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URLs and URIs, Proxies and Passwords
Pages: 1, 2, 3, 4, 5

The PasswordAuthentication Class

PasswordAuthentication is a very simple final class that supports two read-only properties: username and password. The username is a String. The password is a char array so that the password can be erased when it's no longer needed. A String would have to wait to be garbage collected before it could be erased, and even then it might still exist somewhere in memory on the local system, possibly even on disk if the block of memory that contained it had been swapped out to virtual memory at one point. Both username and password are set in the constructor:

public PasswordAuthentication(String userName, char[] password)

Each is accessed via a getter method:

public String getUserName( )
public char[] getPassword( )

The JPasswordField Class

One useful tool for asking users for their passwords in a more or less secure fashion is the JPasswordField component from Swing:

public class JPasswordField extends JTextField

This lightweight component behaves almost exactly like a text field. However, anything the user types into it is echoed as an asterisk. This way, the password is safe from anyone looking over the user's shoulder at what's being typed on the screen.

JPasswordField also stores the passwords as a char array so that when you're done with the password you can overwrite it with zeros. It provides the getPassword( ) method to return this:

public char[] getPassword( )

Otherwise, you mostly use the methods it inherits from the JTextField superclass. Example 7-13 demonstrates a Swing-based Authenticator subclass that brings up a dialog to ask the user for his username and password. Most of this code handles the GUI. A JPasswordField collects the password and a simple JTextField retrieves the username. Figure 7-4 showed the rather simple dialog box this produces.

Example 7-13. A GUI authenticator
package com.macfaq.net;

import java.net.*;
import javax.swing.*;
import java.awt.*;
import java.awt.event.*;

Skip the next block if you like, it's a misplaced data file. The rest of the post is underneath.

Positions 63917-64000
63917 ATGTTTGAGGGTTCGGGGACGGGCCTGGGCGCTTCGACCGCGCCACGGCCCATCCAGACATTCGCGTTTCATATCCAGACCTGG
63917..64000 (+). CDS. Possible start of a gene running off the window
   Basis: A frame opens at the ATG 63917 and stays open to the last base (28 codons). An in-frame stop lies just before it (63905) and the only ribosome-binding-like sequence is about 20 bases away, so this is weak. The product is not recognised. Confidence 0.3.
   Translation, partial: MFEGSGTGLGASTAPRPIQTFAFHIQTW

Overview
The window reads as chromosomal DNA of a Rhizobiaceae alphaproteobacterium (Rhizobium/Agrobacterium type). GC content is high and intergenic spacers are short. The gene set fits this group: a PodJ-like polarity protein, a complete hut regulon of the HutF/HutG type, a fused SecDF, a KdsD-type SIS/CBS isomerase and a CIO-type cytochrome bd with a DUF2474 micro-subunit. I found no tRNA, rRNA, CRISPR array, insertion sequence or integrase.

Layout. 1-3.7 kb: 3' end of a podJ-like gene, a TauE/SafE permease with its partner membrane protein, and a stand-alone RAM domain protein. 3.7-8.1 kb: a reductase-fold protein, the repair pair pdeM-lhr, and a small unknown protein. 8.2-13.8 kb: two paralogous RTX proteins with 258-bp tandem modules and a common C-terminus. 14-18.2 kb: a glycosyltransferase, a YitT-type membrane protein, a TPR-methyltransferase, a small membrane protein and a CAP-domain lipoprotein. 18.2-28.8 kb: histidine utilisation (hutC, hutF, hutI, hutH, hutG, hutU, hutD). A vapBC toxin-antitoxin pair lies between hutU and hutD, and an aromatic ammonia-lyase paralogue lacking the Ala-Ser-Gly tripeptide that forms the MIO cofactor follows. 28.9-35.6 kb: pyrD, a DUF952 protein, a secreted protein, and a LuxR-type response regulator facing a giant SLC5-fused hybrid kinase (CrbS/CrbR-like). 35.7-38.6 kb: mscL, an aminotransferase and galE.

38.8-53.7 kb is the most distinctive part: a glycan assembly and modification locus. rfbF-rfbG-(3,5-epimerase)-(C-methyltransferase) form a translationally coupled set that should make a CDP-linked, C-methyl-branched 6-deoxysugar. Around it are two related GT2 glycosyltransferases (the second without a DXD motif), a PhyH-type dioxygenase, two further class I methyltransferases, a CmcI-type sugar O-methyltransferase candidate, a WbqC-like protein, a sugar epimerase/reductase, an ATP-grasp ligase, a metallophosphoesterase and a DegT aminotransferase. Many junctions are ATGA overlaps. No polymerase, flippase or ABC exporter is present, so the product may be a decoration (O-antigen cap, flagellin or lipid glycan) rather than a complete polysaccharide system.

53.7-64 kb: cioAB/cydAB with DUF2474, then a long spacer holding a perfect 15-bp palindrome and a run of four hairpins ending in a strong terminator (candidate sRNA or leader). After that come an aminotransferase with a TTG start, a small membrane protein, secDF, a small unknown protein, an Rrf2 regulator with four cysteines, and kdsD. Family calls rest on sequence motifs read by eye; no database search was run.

public class DialogAuthenticator extends Authenticator {

  private JDialog passwordDialog;  
  private JLabel mainLabel 
   = new JLabel("Please enter username and password: ");
  private JLabel userLabel = new JLabel("Username: ");
  private JLabel passwordLabel = new JLabel("Password: ");
  private JTextField usernameField = new JTextField(20);
  private JPasswordField passwordField = new JPasswordField(20);
  private JButton okButton = new JButton("OK");
  private JButton cancelButton = new JButton("Cancel");
  
  public DialogAuthenticator( ) {
    this("", new JFrame( ));
  }
    
  public DialogAuthenticator(String username) {
    this(username, new JFrame( ));
  }
    
  public DialogAuthenticator(JFrame parent) {
    this("", parent);
  }
    
  public DialogAuthenticator(String username, JFrame parent) {
    
    this.passwordDialog = new JDialog(parent, true);  
    Container pane = passwordDialog.getContentPane( );
    pane.setLayout(new GridLayout(4, 1));
    pane.add(mainLabel);
    JPanel p2 = new JPanel( );
    p2.add(userLabel);
    p2.add(usernameField);
    usernameField.setText(username);
    pane.add(p2);
    JPanel p3 = new JPanel( );
    p3.add(passwordLabel);
    p3.add(passwordField);
    pane.add(p3);
    JPanel p4 = new JPanel( );
    p4.add(okButton);
    p4.add(cancelButton);
    pane.add(p4);   
    passwordDialog.pack( );
    
    ActionListener al = new OKResponse( );
    okButton.addActionListener(al);
    usernameField.addActionListener(al);
    passwordField.addActionListener(al);
    cancelButton.addActionListener(new CancelResponse( ));
    
  }
  
  private void show( ) {
    
    String prompt = this.getRequestingPrompt( );
    if (prompt == null) {
      String site     = this.getRequestingSite( ).getHostName( );
      String protocol = this.getRequestingProtocol( );
      int    port     = this.getRequestingPort( );
      if (site != null & protocol != null) {
        prompt = protocol + "://" + site;
        if (port > 0) prompt += ":" + port;
      }
      else {
        prompt = ""; 
      }
      
    }

    mainLabel.setText("Please enter username and password for "
     + prompt + ": ");
    passwordDialog.pack( );
    passwordDialog.show( );
    
  }
  
  PasswordAuthentication response = null;

  class OKResponse implements ActionListener {
  
    public void actionPerformed(ActionEvent e) {
      
      passwordDialog.hide( );
      // The password is returned as an array of 
      // chars for security reasons.
      char[] password = passwordField.getPassword( );
      String username = usernameField.getText( );
      // Erase the password in case this is used again.
      passwordField.setText("");
      response = new PasswordAuthentication(username, password);
      
    } 
    
  }

  class CancelResponse implements ActionListener {
  
    public void actionPerformed(ActionEvent e) {
      
      passwordDialog.hide( );
      // Erase the password in case this is used again.
      passwordField.setText("");
      response = null;
      
    } 
    
  }

  public PasswordAuthentication getPasswordAuthentication( ) {
    
    this.show( );    
    return this.response;
    
  }

}

Example 7-14 is a revised SourceViewer program that asks the user for a name and password using the DialogAuthenticator class.

Elliotte Rusty Harold is a noted writer and programmer, both on and off the Internet. His previous books include "Java Network Programming", Third Edition, "XML in a Nutshell", Third Edition, and "Java I/O", all from O'Reilly.


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